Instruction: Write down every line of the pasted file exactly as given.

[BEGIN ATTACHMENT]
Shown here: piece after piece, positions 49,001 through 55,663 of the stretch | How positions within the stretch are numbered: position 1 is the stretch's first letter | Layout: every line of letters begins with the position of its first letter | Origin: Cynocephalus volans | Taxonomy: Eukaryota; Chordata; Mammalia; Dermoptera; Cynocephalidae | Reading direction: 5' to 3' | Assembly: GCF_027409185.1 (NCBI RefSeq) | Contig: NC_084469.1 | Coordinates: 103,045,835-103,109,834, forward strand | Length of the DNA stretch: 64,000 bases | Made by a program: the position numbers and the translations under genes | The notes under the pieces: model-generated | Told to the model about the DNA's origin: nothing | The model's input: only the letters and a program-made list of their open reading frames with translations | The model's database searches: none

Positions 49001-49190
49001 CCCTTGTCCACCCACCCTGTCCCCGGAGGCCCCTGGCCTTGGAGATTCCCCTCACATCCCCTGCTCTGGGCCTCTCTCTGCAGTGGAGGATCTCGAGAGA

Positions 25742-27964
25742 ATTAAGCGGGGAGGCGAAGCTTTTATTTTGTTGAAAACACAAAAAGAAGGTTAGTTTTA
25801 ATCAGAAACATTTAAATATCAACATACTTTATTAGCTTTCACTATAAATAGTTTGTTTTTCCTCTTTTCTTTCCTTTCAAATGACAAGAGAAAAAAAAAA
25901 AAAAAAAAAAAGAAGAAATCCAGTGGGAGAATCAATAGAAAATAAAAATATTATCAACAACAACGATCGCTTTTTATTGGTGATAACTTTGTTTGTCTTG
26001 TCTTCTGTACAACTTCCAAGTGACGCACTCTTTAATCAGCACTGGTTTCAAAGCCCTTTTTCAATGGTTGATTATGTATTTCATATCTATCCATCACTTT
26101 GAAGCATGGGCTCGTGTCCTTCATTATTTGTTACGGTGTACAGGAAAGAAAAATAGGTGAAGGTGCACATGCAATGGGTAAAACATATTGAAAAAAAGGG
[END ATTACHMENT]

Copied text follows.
Shown here: piece after piece, positions 49,001 through 55,663 of the stretch | How positions within the stretch are numbered: position 1 is the stretch's first letter | Layout: every line of letters begins with the position of its first letter | Origin: Cynocephalus volans | Taxonomy: Eukaryota; Chordata; Mammalia; Dermoptera; Cynocephalidae | Reading direction: 5' to 3' | Assembly: GCF_027409185.1 (NCBI RefSeq) | Contig: NC_084469.1 | Coordinates: 103,045,835-103,109,834, forward strand | Length of the DNA stretch: 64,000 bases | Made by a program: the position numbers and the translations under genes | The notes under the pieces: model-generated | Told to the model about the DNA's origin: nothing | The model's input: only the letters and a program-made list of their open reading frames with translations | The model's database searches: none

Positions 49001-49190
49001 CCCTTGTCCACCCACCCTGTCCCCGGAGGCCCCTGGCCTTGGAGATTCCCCTCACATCCCCTGCTCTGGGCCTCTCTCTGCAGTGGAGGATCTCGAGAGA

Positions 25742-27964
25742 ATTAAGCGGGGAGGCGAAGCTTTTATTTTGTTGAAAACACAAAAAGAAGGTTAGTTTTA
25801 ATCAGAAACATTTAAATATCAACATACTTTATTAGCTTTCACTATAAATAGTTTGTTTTTCCTCTTTTCTTTCCTTTCAAATGACAAGAGAAAAAAAAAA
25901 AAAAAAAAAAAGAAGAAATCCAGTGGGAGAATCAATAGAAAATAAAAATATTATCAACAACAACGATCGCTTTTTATTGGTGATAACTTTGTTTGTCTTG
26001 TCTTCTGTACAACTTCCAAGTGACGCACTCTTTAATCAGCACTGGTTTCAAAGCCCTTTTTCAATGGTTGATTATGTATTTCATATCTATCCATCACTTT
26101 GAAGCATGGGCTCGTGTCCTTCATTATTTGTTACGGTGTACAGGAAAGAAAAATAGGTGAAGGTGCACATGCAATGGGTAAAACATATTGAAAAAAAGGG